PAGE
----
She felt that her grandfather had been the aggressor; and she felt also that he did injustice to the merits of her lover. But she had a filial tenderness for the old man, as the father of her sainted mother, and on his own account, continually making more claims on her pity, as the decay of his memory, and a childish fretfulness growing upon him from day to day, marked his increasing imbecility. Equally mysterious it seemed that about this time Miss Liebenheim began to receive anonymous letters, written in the darkest and most menacing terms. Some of them she showed to me. I could not guess at their drift. Evidently they glanced at Maximilian, and bade her beware of connection with him; and dreadful things were insinuated about him. Could these letters be written by Ferdinand? Written they were not, but could they be dictated by him? Much I feared that they were; and the more so for one reason. All at once, and most inexplicably, Margaret's grandfather showed a total change of opinion in his views as to her marriage. Instead of favouring Harrelstein's pretensions, as he had hitherto done, he now threw the feeble weight of his encouragement into Maximilian's scale; though, from the situation of all the parties, nobody attached any PRACTICAL importance to the change in Mr Liebenheim's way of thinking.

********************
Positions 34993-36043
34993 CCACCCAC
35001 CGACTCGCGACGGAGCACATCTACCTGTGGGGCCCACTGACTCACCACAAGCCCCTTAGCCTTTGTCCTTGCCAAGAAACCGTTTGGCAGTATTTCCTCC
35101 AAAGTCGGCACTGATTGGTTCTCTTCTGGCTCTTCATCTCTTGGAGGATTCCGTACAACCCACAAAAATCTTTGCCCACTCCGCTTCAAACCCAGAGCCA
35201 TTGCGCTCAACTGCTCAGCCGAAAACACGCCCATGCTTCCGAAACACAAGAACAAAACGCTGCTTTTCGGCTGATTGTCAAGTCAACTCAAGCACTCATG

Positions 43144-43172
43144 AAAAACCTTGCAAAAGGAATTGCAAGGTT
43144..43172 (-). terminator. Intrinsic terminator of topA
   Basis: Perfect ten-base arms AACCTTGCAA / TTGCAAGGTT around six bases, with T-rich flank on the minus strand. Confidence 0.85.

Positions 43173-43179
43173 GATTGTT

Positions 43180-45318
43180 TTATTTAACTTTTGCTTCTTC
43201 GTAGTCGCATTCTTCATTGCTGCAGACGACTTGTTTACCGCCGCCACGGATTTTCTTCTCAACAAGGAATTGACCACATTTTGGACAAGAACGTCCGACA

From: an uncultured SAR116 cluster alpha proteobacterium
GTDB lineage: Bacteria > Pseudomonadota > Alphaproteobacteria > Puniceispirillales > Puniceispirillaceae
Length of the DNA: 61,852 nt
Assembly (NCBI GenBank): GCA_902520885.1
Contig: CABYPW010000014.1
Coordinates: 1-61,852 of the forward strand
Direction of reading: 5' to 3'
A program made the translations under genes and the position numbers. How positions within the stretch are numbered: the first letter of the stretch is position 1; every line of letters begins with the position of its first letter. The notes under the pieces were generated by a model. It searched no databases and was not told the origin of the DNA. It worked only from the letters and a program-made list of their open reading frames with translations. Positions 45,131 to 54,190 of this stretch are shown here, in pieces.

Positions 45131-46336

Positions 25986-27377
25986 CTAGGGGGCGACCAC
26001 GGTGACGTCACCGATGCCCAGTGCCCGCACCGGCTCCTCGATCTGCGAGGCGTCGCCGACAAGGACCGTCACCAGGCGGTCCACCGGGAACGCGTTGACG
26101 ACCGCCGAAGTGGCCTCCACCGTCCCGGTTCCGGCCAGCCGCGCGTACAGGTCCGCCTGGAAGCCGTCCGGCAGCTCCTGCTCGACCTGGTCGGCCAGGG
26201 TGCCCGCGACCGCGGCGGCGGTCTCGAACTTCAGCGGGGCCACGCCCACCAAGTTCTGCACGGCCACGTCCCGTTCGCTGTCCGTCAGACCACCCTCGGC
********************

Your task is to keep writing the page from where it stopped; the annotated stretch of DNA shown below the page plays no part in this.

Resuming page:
Nobody? Is that true? No; one person DID attach the greatest weight to the change – poor, ruined Ferdinand. He, so long as there was one person to take his part, so long as the grandfather of Margaret showed countenance to himself, had still felt his situation not utterly desperate. Thus were things situated, when in November, all the leaves daily blowing off from the woods, and leaving bare the most secret haunts of the thickets, the body of the jailer was left exposed in the forest; but not, as I and my friend had conjectured, hanged. No; he had died apparently by a more horrid death – by that of crucifixion. The tree, a remarkable one, bore upon a part of its trunk this brief but savage inscription: – "T. H., jailer at -----; Crucified July 1, 1816." A great deal of talk went on throughout the city upon this discovery; nobody uttered one word of regret on account of the wretched jailer; on the contrary, the voice of vengeance, rising up in many a cottage, reached my ears in every direction as I walked abroad. The hatred in itself seemed horrid and unchristian, and still more so after the man's death; but, though horrid and fiendish for itself, it was much more impressive, considered as the measure and exponent of the damnable oppression which must have existed to produce it. At first, when the absence of the jailer was a recent occurrence, and the presence of the murderers among us was, in consequence, revived to our anxious thoughts, it was an event which few alluded to without fear. But matters were changed now; the jailer had been dead for months, and this interval, during which the murderer's hand had slept, encouraged everybody to hope that the storm had passed over our city; that peace had returned to our hearths; and that henceforth weakness might sleep in safety, and innocence without anxiety. Once more we had peace within our walls, and tranquility by our firesides. Again the child went to bed in cheerfulness, and the old man said his prayers in serenity. Confidence was restored; peace was re-established; and once again the sanctity of human life became the rule and the principle for all human hands among us. Great was the joy; the happiness was universal.